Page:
Here's my version of the recipe:
1 sheet of shortcrust pastry
Bake blind (prick it!) for 20 mins on 180 degrees (fan). (I did this the night before and kept the pastry in the cool oven.)
200g meat (I used leftover gammon)
a few asparagus stems that I'd fried earlier
250ml double cream
3 medium eggs (I was supposed to put 1 egg yolk in it but I forgot - but didn't notice!)
handful of grated cheese
I spooned in the warm asparagus stems (chopped) and cool meat and herbs. Then I whisked the cream and eggs together, seasoned, and poured in the pastry case, scattering the cheese on top.
I baked on a hot baking sheet for 25-30 mins (but I think it was catching after 20 mins). We had most of it hot that night, and small leftover cold slivers for lunch the next day. Delicious! Best one I've ever made.
... said Ben today. Let me explain the context. I was helping Ben with his homework by showing him a few rudimentals of Excel. He then said "I think I might take over Dad's job when I'm older. It's a really cool job" (A year ago, Mr Humdrum and his friend set up an architectural technical firm.) I felt really pleased that he'd said this, and asked Ben to repeat it to his dad when we were in the car a bit later on, going to football.
So he did. When pushed for more information, here were the four reasons why Ben wants to follow in his father's footsteps:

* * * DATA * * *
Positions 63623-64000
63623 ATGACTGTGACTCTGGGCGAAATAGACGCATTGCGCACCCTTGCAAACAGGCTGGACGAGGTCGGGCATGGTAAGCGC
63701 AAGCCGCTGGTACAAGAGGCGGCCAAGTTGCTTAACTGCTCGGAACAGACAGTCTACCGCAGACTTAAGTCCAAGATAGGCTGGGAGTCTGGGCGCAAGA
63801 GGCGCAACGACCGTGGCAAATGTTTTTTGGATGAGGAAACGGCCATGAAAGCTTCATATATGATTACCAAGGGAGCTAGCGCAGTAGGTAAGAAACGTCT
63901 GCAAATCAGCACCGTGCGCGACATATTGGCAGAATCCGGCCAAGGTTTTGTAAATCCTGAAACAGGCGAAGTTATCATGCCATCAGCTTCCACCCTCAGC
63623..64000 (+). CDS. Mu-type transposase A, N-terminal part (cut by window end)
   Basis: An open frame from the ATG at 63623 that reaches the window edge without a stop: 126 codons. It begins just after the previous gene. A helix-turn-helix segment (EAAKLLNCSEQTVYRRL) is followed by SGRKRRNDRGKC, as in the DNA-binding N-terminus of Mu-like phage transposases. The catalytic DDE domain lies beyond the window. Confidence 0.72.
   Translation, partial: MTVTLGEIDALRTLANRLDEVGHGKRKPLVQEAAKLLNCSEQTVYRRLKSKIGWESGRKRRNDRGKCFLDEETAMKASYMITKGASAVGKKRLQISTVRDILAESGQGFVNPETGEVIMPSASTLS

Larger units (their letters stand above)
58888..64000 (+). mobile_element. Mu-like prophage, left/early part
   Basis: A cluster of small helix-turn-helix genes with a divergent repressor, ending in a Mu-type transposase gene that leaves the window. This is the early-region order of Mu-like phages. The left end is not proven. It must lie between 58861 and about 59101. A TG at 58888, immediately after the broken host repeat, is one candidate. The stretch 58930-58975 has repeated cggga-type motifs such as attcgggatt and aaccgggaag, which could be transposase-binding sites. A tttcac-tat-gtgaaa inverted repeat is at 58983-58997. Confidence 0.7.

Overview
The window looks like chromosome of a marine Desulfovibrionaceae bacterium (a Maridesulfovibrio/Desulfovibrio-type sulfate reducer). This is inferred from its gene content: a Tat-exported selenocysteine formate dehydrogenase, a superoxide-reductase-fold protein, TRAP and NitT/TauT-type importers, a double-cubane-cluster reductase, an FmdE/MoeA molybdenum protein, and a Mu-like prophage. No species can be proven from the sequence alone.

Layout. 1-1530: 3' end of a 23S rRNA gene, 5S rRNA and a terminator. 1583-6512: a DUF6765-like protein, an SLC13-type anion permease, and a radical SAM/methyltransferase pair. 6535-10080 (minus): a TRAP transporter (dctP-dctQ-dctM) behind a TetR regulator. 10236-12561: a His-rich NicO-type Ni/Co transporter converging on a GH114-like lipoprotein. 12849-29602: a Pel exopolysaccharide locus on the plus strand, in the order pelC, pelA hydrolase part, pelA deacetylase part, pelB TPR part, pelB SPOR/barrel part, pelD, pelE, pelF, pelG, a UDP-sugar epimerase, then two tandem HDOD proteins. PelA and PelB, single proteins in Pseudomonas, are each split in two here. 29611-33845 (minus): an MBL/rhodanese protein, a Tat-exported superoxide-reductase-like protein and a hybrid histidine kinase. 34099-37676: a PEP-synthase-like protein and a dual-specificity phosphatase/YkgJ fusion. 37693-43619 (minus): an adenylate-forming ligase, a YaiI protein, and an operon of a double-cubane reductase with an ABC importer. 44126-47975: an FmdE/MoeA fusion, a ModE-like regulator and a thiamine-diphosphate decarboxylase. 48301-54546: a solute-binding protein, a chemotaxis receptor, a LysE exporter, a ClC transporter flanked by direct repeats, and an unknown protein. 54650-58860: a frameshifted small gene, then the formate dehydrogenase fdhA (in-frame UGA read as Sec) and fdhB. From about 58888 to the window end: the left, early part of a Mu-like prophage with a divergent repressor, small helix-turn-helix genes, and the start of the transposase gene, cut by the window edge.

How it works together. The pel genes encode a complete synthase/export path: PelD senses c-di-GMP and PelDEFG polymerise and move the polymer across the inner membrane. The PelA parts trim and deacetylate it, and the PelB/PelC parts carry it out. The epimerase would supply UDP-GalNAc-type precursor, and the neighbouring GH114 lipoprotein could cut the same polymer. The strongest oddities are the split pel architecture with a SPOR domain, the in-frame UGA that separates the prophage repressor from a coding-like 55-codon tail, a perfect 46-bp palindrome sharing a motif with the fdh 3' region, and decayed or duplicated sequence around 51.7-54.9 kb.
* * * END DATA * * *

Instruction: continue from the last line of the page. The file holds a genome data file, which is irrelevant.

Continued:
He doesn't get bossed around by anyone.
He can go and have a poo if he's feeling bored with his job.
He can have snacks whenever he likes.
He can play hide-and-seek with the other two there for fun.
And that, ladies and gentleman, is why he thinks it's a really cool job.
One of my aims this week (while I'm Ben-free) is to consolidate my list of recipes. I'm getting fed up with stressing about what to cook. I love cooking, I love shopping for food, these are not my issues. It's when Ben and I get in after activities in the evenings, I don't have time for cooking long and complicated recipes. I'm not averse to cutting corners from time to time (I've started to buy ready made mash from Waitrose -it's only got potatoes, salt and pepper in it!) but obviously I don't want to eat ready meals often.
Which brings me to my first recipe I'm going to share with you. I'm naming it Victorious Chicken Burrito, so named after the fabulous Burrito Boys's delish food at the Victorious Festival here in Portsmouth last weekend. I ate there twice on Saturday and it's reignited my love for Mexican food. I also follow a Slowcooker Facebook group and this recipe is adapted slightly from theirs. If there is any sauce left from dinner tonight, I shall probably freeze it to use another time. In fact, it would be worth making two lots, wouldn't it?
Victorious Chicken Burrito
To make the chicken -
- 4 chicken thighs
- half a can of black beans, drained and rinsed
- a can of ratatouille (need to investigate the salt and sugar here, it was just for convenience)
- half a packet of Taco seasoning (I just found that in the cupboard, you could make your own or use any Mexican seasoning)
- a can of tomatoes
I bunged it all in the slow cooker and cooked for around 6-8 hours on Medium and then let it settle all night, and it's still settling now. I have pulled the chicken apart, that's the photo I've used.
To make the burrito -
- for convenience I'm using a pack of Mexican rice
- salsa (I may just chop some tomatoes up and add coriander etc)
- grated cheese
- natural yogurt
- guacamole (I'm going to make my own tonight, I may post the recipe if successful)
Pack the pulled chicken, alongside rice, salsa, guacamole, cheese and yogurt into a tortilla wrap. Fold and EAT! Photos later.